Coding Conventions

Code Style


For C++ always use tab indentation. In case of line break white spaces have to be used to fill the space. The recommended tab width is 4 characters.

// Tabs are visualized with '>' and spaces with '.'
int myFunction() {
>   int a = 5;
>   if ( a > 5 ) {
>   >   SEISCOMP_DEBUG("A is greater than 5. Its current value is %d",
>   >   ...............a);
>   return a;

C++ code is (or should be) written with the following code style:

 *   Copyright (C) by GFZ Potsdam                                          *
 *                                                                         *
 *   You can redistribute and/or modify this program under the             *
 *   terms of the SeisComP Public License.                                 *
 *                                                                         *
 *   This program is distributed in the hope that it will be useful,       *
 *   but WITHOUT ANY WARRANTY; without even the implied warranty of        *
 *   SeisComP Public License for more details.                             *


#include <math.h>

class Complex {
      Complex(double re, double im)
      : _re(re), _im(im) {}

      double modulus() const {
          return sqrt(_re * _re + _im * _im);

      <template typename T>
      void set(T r, T i) {
          _re = r;
          _im = i;

        double _re;
        double _im;

void bar(int i) {
    static int counter = 0;
    counter += i;

namespace Foo {
namespace Bar {

void foo(int a, int b) {
    for ( int i = 0; i < a; ++i ) {
        if (  i < b )
        else {

} // namespace Bar
} // namespace Foo


File layout

  • See above header example

  • Trailing newline: use a newline at the end of each source file.

  • Include guards: Use include guards in your header files instead of #pragma once:


Name layout

Use descriptive names and camel capping. That means the name of the element starts with the case given in the following table. Every concatenated word starts with an uppercase letter (e.g. myDescriptiveElementName).

For straight enumerations where values start with 0 a quantity name should be defined that describes the upper bound for all valid enumeration values. Its name should be prepended by two letters describing the enumeration name and an underscore.

Look at the class example above for guidance.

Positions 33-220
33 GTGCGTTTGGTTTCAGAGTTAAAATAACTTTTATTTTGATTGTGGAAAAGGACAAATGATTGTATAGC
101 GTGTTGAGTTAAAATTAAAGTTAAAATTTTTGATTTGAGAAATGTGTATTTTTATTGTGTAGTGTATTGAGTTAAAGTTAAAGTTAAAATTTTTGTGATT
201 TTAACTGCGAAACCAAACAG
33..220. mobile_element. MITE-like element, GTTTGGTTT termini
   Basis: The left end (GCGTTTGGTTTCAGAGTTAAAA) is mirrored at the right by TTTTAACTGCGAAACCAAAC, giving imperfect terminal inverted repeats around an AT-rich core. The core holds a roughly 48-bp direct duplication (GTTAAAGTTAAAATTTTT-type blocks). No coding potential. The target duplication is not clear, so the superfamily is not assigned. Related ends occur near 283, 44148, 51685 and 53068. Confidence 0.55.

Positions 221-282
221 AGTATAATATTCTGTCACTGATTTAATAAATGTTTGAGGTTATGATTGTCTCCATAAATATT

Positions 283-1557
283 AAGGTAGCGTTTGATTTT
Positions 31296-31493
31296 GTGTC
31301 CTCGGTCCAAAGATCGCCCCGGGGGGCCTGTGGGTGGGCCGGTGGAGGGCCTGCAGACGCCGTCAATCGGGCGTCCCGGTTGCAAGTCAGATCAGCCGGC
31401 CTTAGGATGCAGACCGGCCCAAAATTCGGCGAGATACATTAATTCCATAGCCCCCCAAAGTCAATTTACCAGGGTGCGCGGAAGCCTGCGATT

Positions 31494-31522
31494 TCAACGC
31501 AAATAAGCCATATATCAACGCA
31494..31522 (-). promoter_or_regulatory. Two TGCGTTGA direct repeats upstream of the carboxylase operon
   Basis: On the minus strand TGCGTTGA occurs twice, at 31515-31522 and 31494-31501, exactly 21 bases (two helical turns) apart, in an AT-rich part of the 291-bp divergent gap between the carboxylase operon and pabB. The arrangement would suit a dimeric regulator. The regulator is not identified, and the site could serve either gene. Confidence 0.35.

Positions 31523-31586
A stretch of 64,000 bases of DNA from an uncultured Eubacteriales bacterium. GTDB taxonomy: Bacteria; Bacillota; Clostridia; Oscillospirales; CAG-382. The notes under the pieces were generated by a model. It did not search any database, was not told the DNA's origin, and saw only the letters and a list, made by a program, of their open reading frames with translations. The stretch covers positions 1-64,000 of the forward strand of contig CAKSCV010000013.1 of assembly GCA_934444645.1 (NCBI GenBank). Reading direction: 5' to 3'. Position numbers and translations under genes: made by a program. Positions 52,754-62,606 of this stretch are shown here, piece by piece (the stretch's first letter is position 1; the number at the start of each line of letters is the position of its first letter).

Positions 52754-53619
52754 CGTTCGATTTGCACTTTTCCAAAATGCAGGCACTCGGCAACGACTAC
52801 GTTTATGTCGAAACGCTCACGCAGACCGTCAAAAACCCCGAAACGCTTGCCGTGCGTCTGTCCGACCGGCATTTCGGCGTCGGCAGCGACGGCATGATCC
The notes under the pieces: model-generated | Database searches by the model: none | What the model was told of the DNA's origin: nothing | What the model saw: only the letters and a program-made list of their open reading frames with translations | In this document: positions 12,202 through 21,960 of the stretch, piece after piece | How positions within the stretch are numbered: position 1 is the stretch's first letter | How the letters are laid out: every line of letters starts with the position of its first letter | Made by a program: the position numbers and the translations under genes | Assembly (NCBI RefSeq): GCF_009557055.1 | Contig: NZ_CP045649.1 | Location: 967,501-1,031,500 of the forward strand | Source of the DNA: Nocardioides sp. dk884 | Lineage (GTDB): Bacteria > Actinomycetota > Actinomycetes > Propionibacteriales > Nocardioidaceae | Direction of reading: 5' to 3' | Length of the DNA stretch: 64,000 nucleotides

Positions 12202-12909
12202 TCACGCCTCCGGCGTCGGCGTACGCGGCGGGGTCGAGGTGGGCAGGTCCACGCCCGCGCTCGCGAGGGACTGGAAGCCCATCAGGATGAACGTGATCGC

Type Case of first letter Comment
variable lowercase  
function lowercase  
structure uppercase  
class uppercase  
member variables:
- public lowercase starts without underscore
- protected lowercase starts with underscore
- private lowercase starts with underscore
methods lowercase no
static methods uppercase no
inline methods and templates lowercase sourced out into separate .ipp file with same name as the header file
enumeration uppercase elements are written all uppercase
documentation and comments
use Doxygen

File naming

All source and header files are named with lowercase letters. The suffix of a source file is “.cpp” while for a header file it is “.h”. The name of files that contain a class has to correspond with the class name. For other files, a descriptive name has to be provided (e.g. protocol.h instead of pro.h).

Programming Guidelines

Return values

While designing methods or functions these rules about return values should be kept in mind:

  • Functions returning an int or related types, 0 means success everything else is an error

  • Functions returning a pointer, NULL ( or 0 ) means an error and of course an invalid pointer

  • Functions returning a class object can throw an exception in case of an error. This is not obligatory and should be used with care.

    Example: std::string myMethod();

Exception specifications

According to dynamic exception specificiations are considered or proposed as deprecated feature. Don’t use them in declaring a function prototype.

// Don't use that
int foo() throw(ValueException);

// Just declare it without an exception specification
int foo();